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Is the Timing of Contraceptive Injections Important?

Am Fam Physician. 1999 Feb 15;59(4):1036-1041.

Depot medroxyprogesterone acetate (DMPA) is a highly effective contraceptive when injected during the first seven days of the menstrual cycle. However, recent studies have suggested that DMPA given on days 9 through 11 of the cycle may not suppress ovulation. Because of the difficulty of timing DMPA injections with a patient's cycle, the current recommendation is to provide the injection any time during the menstrual cycle as long as the woman is not pregnant. Petta and colleagues studied the effect of DMPA injections on ovarian function in women who were at days 8 through 13 of the menstrual cycle.

Thirty healthy women between 18 and 40 years of age were enrolled in the study. Exclusion criteria included use of hormonal contraception in the past four months and recent pregnancy or breast feeding. All of the patients were seen and evaluated once during days 8 through 13 of the menstrual cycle. Ovarian function was evaluated by transvaginal ultrasound examination and serum estrogen levels. The women were give 150 mg of DMPA and underwent evaluation for ovulation at days 1, 3 and 7 by repeat ultrasound examinations and serum estrogen and luteinizing hormone levels. Serum progesterone levels were measured at day 7 after the injection and, if the level was more than 2.5 ng per mL (7.9 nmol per L) and follicular rupture was observed by ultrasound, the patients were assumed to have ovulated during the study.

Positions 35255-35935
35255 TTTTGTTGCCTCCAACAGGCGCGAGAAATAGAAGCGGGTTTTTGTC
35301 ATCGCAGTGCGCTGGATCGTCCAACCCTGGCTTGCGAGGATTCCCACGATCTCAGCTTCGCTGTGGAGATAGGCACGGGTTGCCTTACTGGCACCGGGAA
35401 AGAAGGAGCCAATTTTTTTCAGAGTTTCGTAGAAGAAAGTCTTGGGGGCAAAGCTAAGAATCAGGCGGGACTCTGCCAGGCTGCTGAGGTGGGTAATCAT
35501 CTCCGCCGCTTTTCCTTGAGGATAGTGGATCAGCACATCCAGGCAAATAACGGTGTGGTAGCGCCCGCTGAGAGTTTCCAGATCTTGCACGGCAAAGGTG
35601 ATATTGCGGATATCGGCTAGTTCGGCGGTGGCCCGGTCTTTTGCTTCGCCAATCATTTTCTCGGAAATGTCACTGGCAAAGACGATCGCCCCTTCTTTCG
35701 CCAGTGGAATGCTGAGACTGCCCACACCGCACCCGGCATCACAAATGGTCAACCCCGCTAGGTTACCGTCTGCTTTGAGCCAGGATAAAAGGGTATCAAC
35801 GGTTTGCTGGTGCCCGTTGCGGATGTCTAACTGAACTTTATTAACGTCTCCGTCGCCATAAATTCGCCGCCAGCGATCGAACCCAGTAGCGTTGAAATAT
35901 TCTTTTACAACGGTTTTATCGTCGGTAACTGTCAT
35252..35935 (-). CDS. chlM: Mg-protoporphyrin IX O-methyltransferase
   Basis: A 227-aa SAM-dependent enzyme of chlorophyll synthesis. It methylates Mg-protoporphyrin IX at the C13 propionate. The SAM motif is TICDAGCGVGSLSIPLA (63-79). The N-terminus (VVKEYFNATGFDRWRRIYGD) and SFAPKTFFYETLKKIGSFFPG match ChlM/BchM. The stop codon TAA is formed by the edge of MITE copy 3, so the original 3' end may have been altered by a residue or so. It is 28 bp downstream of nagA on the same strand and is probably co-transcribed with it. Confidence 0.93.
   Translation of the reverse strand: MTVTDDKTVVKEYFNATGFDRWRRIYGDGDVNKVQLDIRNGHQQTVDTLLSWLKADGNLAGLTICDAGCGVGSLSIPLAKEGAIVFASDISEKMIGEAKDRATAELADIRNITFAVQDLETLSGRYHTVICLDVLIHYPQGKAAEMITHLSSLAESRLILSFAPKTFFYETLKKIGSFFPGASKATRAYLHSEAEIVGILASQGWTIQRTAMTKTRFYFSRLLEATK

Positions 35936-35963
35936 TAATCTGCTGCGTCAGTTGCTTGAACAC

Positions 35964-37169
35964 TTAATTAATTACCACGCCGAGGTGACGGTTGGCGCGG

None of the women who were on days 8 or 9 of their cycle ovulated after DMPA injections. One of five women on day 10 of the cycle ovulated, as well as four of 10 women who were on day 11 or 12 of the cycle and all but one of the women on day 13 of the cycle. In all, 30 percent (nine of 30 women) of the women ovulated during the study after an injection of DMPA. All women who ovulated did so within three days of the injection, suggesting that DMPA may trigger ovulation if given close to mid-cycle.

Ovulation suppression with DMPA is related to the timing of administration and women's cycles. During the first seven days after the start of the cycle, it provides good suppression of ovulation. However, if DMPA is given on days 8 through 13 of the menstrual cycle, the injections may not reliably suppress ovulation. The authors conclude that women who receive DMPA injections during days 8 through 13 of the menstrual cycle should use a back-up method of contraception for seven days to reduce the risk of unintended pregnancy.

Petta CA, et al. Timing of onset of contraceptive effectiveness in Depo-Provera users. II. Effects on ovarian function. Fertil Steril. November 1998;70:817–20.


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